#AskTheExpert Local Advice courtesy of myNiagara Online Community Partner – Erion Insurance
Cottage life is often the best part of spring and summer in Canada. Many of us have been spending extra time at the cottage during the pandemic. With long-term remote work becoming a reality for many of us and travel restrictions keeping us closer to home, you may have even started to extend your cottage season into the fall and winter months.
So why are these tips essential for us to understand? Sometimes, our summer getaway home isn’t equipped to handle year-round living. Learning a few of these steps to convert your cottage property into an all-season home can help mitigate risk and costly repairs.
In this blog, we outline 5 steps to winterize your cottage and turn it into an all-season getaway.
1. Check your heating source
The first of many things you’ll need to consider is the type of heating system to use. This will depend on the location of your cottage and many other factors.
You may want to contact a professional for consultation and ask your agent/broker how different heat sources will affect your insurance. Wood stoves and pellet stoves pose safety risks that impact your insurance or even your eligibility for coverage.
2. Check your electrical and plumbing
Check your electrical and plumbing to see if it supports year-round usage. Your electrical and plumbing systems may need upgrading or replacing to support all-season living. To prevent your pipes and plumbing from freezing in the winter, you will need to run your pipes on the warm side of the insulation which may require removal or reinstallation. It is important that an electrician or plumber comes and inspects your house as they can tell you what work needs to be done to winterize your utilities.
Another preventative measure you can take is to install a shut-off valve so that if you leave your cottage for an extended period of time, you can rest easy knowing that if a pipe bursts or leaks you will be limiting the damage. Keep in mind, insurance companies have rules about leaving your cottage or home during the heating season. For example, during the heating season, the cottage must be checked every 72 hours.
A great way to ensure you always have electricity is to install a generator backup system. If you are using the cottage year-round and working remotely from the cottage you will want this to ensure you always have power.
3. Check your insulation
Canadian winters are notoriously cold, so you’ll need to install proper insulation in your cottage if you plan on being there this winter. Doing things such as adding a vapour barrier to prevent condensation from developing inside the walls and around windows can prevent the build-up and risk of mold and rot. Mold and rot are typically not covered under your home insurance so it’s best to prevent it as much as you can. It is also important to make sure your roof has proper insulation and ventilation as well to avoid leaks and unwanted pesky guests. Making sure the shingles are in good condition with no lifts to the edges or cracks will help prevent any damage. By checking and trimming the surrounding branches and tree limbs, you can avoid damage as well. Lastly, clean the gutters!! Maintenance and wear and tear to your cottage is not covered by insurance!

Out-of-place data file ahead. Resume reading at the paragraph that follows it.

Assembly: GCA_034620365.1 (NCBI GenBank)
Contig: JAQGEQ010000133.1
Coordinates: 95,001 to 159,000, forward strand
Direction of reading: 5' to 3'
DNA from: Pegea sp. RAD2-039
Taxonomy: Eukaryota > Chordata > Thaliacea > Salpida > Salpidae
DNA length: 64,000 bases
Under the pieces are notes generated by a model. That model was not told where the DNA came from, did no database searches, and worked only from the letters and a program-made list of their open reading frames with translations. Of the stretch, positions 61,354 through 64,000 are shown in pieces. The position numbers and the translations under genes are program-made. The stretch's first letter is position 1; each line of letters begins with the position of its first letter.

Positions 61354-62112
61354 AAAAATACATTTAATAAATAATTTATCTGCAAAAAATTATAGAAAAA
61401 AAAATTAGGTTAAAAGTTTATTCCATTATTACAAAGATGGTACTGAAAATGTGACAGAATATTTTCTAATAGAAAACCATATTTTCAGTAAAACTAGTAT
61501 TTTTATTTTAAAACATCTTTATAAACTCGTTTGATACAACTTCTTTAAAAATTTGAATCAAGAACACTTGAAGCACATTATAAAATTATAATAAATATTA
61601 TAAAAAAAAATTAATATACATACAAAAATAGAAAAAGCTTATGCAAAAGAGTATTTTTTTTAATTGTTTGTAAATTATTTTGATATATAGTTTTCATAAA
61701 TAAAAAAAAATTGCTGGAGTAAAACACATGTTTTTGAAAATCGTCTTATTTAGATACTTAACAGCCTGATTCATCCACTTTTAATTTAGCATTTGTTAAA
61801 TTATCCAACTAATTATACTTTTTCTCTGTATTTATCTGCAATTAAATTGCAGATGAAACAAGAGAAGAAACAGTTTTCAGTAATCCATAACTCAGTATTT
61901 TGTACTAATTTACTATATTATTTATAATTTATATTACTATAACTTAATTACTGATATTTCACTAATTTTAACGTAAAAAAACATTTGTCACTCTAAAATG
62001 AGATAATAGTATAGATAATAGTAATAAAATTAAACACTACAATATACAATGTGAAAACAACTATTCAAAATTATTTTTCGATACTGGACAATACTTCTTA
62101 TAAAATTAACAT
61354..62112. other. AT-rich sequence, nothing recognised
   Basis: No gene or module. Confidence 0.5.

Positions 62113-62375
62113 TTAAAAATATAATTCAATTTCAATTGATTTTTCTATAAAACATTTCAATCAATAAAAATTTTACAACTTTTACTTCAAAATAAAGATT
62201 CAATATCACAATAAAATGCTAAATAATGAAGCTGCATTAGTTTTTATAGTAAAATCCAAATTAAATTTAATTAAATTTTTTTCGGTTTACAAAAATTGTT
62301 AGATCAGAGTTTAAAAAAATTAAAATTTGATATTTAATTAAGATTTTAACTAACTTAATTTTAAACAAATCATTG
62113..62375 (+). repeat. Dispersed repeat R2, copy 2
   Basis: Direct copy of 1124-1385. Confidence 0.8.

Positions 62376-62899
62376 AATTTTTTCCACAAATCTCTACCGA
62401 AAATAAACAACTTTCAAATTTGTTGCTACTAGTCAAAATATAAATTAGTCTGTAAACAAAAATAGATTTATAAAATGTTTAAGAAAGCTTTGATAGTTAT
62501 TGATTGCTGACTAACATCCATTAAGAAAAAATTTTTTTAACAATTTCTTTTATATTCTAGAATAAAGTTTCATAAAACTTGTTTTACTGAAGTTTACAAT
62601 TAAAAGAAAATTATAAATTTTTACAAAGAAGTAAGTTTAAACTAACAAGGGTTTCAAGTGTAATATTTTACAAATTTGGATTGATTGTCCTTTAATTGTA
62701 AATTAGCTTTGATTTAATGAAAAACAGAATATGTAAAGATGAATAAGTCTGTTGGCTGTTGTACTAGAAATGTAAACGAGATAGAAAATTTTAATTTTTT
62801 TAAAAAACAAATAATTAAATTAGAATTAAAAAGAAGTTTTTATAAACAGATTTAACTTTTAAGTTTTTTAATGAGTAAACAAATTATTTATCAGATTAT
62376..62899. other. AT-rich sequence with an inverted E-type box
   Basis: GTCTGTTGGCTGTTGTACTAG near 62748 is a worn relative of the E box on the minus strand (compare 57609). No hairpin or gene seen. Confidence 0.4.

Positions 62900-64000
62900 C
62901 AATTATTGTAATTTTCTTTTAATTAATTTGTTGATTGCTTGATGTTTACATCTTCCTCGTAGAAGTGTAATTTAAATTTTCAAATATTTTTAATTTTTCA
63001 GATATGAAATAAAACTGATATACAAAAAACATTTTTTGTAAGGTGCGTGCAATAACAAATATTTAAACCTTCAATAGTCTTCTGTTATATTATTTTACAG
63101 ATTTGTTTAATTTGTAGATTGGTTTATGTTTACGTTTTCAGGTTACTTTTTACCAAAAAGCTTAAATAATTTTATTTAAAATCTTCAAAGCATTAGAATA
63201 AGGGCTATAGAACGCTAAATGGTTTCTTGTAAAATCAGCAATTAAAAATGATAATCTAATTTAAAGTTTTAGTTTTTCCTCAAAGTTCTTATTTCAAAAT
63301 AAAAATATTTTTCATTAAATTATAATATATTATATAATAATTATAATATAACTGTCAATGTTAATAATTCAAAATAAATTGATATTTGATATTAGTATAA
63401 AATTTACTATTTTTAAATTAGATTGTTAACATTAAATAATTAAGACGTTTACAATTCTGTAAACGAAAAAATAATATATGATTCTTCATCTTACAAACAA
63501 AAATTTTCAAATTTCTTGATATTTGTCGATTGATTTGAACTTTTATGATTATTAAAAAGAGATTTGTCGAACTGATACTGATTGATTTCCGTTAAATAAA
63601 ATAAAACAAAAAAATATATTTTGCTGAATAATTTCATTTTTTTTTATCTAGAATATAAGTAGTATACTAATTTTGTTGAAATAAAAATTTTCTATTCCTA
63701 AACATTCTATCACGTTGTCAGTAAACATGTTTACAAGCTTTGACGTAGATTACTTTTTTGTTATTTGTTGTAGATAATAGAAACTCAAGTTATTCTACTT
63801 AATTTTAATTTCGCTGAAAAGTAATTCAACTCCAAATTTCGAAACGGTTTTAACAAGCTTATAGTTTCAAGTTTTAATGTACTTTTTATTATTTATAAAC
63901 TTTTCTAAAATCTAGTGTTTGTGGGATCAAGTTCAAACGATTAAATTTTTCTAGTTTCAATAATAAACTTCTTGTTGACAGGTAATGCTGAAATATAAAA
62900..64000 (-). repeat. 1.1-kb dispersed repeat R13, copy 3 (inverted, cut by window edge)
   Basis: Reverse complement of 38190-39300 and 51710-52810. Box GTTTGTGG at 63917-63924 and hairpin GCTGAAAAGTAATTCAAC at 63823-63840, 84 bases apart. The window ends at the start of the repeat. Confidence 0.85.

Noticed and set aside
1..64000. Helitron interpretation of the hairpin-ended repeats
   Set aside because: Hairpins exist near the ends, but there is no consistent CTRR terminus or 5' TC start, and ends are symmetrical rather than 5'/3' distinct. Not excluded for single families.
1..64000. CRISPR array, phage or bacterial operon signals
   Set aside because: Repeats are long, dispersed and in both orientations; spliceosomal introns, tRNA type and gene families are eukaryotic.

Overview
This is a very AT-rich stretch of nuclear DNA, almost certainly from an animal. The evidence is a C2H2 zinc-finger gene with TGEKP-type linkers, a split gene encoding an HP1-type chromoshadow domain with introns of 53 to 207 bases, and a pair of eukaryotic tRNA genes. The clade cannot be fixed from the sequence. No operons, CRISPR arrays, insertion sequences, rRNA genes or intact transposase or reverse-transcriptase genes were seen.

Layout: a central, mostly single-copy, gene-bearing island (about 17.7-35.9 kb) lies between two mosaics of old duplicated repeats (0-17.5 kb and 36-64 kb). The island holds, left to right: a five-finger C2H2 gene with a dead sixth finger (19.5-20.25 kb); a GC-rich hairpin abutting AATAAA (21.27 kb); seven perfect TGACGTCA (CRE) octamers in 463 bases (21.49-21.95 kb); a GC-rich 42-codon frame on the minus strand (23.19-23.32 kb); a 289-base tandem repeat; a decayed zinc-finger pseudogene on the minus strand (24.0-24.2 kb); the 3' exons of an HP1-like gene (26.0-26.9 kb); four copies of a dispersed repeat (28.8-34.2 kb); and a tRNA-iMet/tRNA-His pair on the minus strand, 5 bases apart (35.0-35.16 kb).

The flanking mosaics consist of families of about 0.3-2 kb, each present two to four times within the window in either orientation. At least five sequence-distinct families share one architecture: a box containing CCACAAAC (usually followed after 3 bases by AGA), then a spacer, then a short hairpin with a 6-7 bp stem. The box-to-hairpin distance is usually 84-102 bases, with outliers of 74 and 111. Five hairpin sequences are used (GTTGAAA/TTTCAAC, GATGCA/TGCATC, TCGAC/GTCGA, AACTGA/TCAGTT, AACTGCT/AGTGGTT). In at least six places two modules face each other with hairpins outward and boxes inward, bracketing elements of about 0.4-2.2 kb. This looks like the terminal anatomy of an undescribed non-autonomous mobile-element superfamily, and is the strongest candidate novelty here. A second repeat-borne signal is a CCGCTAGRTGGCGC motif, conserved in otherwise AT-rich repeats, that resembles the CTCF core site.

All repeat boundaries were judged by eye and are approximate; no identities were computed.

4. Upgrade your windows and doors
Having proper windows and doors in your cottage will prevent drafts from coming in and warm air from escaping (this also helps with energy savings). Depending on the type of windows currently installed at your seasonal property, they may need to be swapped out for a year-round alternative (such as new double-paned windows). Properly sealed windows and doors are easily skipped over but just are as important to year-round living at the cottage.
5. Create a dedicated workspace
Most of us will need to work while staying at the cottage and one of the most important pieces of working remotely is to create space between work and the rest of your living space. Do your best to create a workspace that mimics that of your real office space, whether that means using a double computer monitor or placing pictures and coffee mugs around your space that remind you of your other work desk. If you have an office, perfect! Clean it up, create a desk space, and work from there. If you don’t have an office, use the guest bedroom or even a part of the kitchen table.
Although, before taking the time and money to transition an area in your cottage to your workspace, it’s important to make sure you have high-speed internet that is flawless in order to avoid interruptions while working. Nothing worse than not having enough bandwidth in a zoom meeting or having your calls dropped on a regular basis. A popular solution in rural areas is cell phone boosters which avoid cell phone interruptions.
When you decide to stay at your cottage, make sure to contact your broker to ensure you have the right home or cottage insurance coverage as the usage of your getaway has changed and can affect your policy.
In addition to these year-round cottage tips, it’s also important to consider any additional costs you might incur. Additional costs such as snow removal for your driveway may be required to prevent accidents and could be required by your insurer. As always, we recommend speaking to your broker to make sure if you plan to stay at your cottage all year round, you are fully Protected.